During the presidential campaign last year, Hollande said he would be, if elected, a “down-to-size president.” That statement was intended as a further attack on Sarkozy, who tended to be an oversized president. But it backfired so much — you don’t elect a non-hero — that in the final TV debate with Sarkozy he had to reassert himself as a more virile candidate, and point no less than fifteen times in 3 minutes and 21 seconds to what he would do if elected: “Moi, président de la République … “.
The trick worked. Alas, Hollande reverted, once elected, to an unassuming and thus unconvincing image. He earned, in the process, a very unflattering nickname: “Pépère” (or “Daddy-o”). “Can Pépère make it?” asked Le Point a fortnight ago, something that came quite close to sheer character assassination.
Hollande’s second problem is the economy. Most European economies (including, first and foremost, the French economy) are in recession: business is slowing down, jobs are fading away, budgets cannot be balanced. The French economy is no exception in that regard. Pierre Moscovici, the minister of finance, posits a 0.1% growth in 2013. The IMF forecasts a – 0.1% growth. And such a situation means, in practical terms, that the average household is going to bleed.
Most European governments ascribe their present economic difficulties to the global financial crisis ushered in by the American financial meltdown of 2008. There is some truth about that assertion. America was, since 1945, the driving force behind prosperity in the world and especially in Europe (either the Cold War Western Europe, or the post-Cold War, ever-expanding European Union). America’s periodic setbacks in economic matters were thus bound to have consequences in Europe. And the 2008 American crisis had to have very important consequences.
On the other hand, the 2008 crisis also exacerbated the systemic problems or contradictions plaguing the European Union as a whole, and every single European country in particular, especially France. It bared the fact, for instance, that it is nonsense to operate as most Europeans do under a deflationary single currency — the euro — and keep at the same time extensive welfare state dispensations. Or to opt for an overregulated single market, run by an unelected bureaucracy unanswerable to the people — the present European Union — or an overregulated and overtaxed domestic economy run by an unelected statist nobility — the “French model” — and wonder why nobody creates companies and jobs.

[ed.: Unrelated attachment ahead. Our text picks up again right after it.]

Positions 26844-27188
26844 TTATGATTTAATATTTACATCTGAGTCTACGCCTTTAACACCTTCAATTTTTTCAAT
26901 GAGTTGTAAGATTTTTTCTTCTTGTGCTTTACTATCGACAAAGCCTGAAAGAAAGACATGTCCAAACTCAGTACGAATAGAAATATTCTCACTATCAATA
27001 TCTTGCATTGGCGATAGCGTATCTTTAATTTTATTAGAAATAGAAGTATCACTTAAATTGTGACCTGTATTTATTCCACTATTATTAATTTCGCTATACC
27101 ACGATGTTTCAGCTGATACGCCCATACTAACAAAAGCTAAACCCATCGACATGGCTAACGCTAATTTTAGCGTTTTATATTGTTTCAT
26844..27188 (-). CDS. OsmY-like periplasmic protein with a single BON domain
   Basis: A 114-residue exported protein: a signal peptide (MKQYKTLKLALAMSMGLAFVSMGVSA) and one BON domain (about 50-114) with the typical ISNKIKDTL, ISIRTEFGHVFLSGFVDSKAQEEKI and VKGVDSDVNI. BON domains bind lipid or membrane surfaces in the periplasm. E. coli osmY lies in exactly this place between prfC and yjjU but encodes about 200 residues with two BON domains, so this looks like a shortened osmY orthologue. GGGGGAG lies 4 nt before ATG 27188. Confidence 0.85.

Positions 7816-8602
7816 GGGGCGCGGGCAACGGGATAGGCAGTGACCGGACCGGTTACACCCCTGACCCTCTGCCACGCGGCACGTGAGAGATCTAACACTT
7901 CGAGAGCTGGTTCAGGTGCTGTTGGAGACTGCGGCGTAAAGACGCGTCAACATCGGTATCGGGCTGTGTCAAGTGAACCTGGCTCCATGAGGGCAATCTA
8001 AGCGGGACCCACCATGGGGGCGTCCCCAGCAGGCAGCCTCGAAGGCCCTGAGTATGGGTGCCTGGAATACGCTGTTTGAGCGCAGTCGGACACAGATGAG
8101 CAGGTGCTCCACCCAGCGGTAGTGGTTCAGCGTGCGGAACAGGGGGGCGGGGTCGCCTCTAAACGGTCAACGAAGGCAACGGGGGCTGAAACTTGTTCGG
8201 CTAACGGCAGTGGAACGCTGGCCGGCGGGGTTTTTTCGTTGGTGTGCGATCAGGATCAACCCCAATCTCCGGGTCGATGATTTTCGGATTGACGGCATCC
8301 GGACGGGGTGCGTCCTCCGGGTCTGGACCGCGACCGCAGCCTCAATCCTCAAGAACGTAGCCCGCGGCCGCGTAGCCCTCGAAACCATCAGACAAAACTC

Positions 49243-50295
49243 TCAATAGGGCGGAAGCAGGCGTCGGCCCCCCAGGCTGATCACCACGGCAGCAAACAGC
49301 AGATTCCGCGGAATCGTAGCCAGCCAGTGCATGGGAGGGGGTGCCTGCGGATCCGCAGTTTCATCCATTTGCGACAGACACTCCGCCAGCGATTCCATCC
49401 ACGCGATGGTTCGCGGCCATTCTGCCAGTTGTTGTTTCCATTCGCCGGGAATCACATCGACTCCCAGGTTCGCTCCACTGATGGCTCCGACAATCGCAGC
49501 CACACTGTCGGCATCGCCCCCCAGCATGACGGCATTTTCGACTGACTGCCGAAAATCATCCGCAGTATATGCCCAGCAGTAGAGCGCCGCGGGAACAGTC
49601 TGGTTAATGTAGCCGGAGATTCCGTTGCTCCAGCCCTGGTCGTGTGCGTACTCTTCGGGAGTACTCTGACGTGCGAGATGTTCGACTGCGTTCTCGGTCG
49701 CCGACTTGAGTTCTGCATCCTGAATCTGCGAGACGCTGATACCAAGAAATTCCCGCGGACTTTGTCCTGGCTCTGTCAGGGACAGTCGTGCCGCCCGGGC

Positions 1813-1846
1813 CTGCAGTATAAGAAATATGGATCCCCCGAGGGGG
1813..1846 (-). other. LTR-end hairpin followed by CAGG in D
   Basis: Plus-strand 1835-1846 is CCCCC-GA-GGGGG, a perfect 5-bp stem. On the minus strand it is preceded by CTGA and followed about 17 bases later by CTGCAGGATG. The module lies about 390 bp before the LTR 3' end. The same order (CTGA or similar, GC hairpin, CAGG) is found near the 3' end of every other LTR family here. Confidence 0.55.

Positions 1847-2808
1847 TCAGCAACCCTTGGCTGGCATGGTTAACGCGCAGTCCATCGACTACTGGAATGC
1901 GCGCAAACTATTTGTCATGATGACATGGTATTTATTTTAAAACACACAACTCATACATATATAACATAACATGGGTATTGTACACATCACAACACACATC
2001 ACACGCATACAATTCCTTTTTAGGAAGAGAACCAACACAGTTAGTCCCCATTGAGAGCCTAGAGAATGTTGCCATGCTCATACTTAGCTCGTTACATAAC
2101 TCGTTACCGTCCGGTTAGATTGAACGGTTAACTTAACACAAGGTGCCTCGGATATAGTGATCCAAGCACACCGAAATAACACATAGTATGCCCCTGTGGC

Nicolas Sarkozy promised to bring France and Europe closer to the real world, but failed to deliver except for some valuable piecemeal reforms. Hollande is much more serious-minded in this regard. He insists, along with Moscovici, on a balanced budget and as many cuts as possible, and thus runs not just against the program he had campaigned for and was elected upon, but against a whole national culture of delusion.
However courageous the Hollande-Moscovici policies are, they stay unfortunately too much within the euro and EU doxa and inconsistencies, and accordingly will not or cannot bring about any improvement to the French and European economy. And unfortunately again, the French voters, either Right or Left, realize that in one way or the other. Moreover, the minister of budget, Jerôme Cahuzac, one of the best proponents of the austerity line, was found to be a tax dodger who kept an illegal bank account in Switzerland, and a perjurer who lied about it to the president, the finance minister, and the judges. Cahuzac resigned and will be tried. But the global image of the administration declined even further. Hence the present tide of disaffection about the president and by implication about the present state of French democracy.
In a desperate attempt to keep his consistuency loyal, if not happy, Hollande insists on a disastrous societal reform: same-sex mariage. Technically, both the socialist National Assembly and the socialist Senate approved it (the last National Assembly vote took place on April 23). Fifty-four percent at least of the French adamantly resist it, however, and many of those who say they approve it are not sure whether everything in the package should be so easily accepted.
Most French do not object to gays or lesbians or transgender persons living together and enjoying as such most of the benefits ascribed to regular married couples (something that, as “pacs” or civil partnership pact, was already part and parcel of French law for some years). They object, however, to same-sex couples being registered as “spouse one and spouse two.” Or being automatically allowed to “share” children that, incidentally, might be produced by proxy mothers or adopted. And, in an even deeper way, they are uncomfortable about the complete blurring or blotting out of gender differences.
All in all, Hollande is facing popular protest and unrest from all sides. Both Marine Le Pen’s National Front on the far Right and Jean-Luc Mélanchon’s Left Front on the far Left ride on economic frustations, advocate secession from the European Union and from the eurozone, and preach — with the full oratory talent that Hollande lacks — against the free market or globalization. At the same time, grassroots opposition to same-sex marriage (or “marriage for all,” as the socialists recast it) is growing, and translating in mass demonstrations week after week.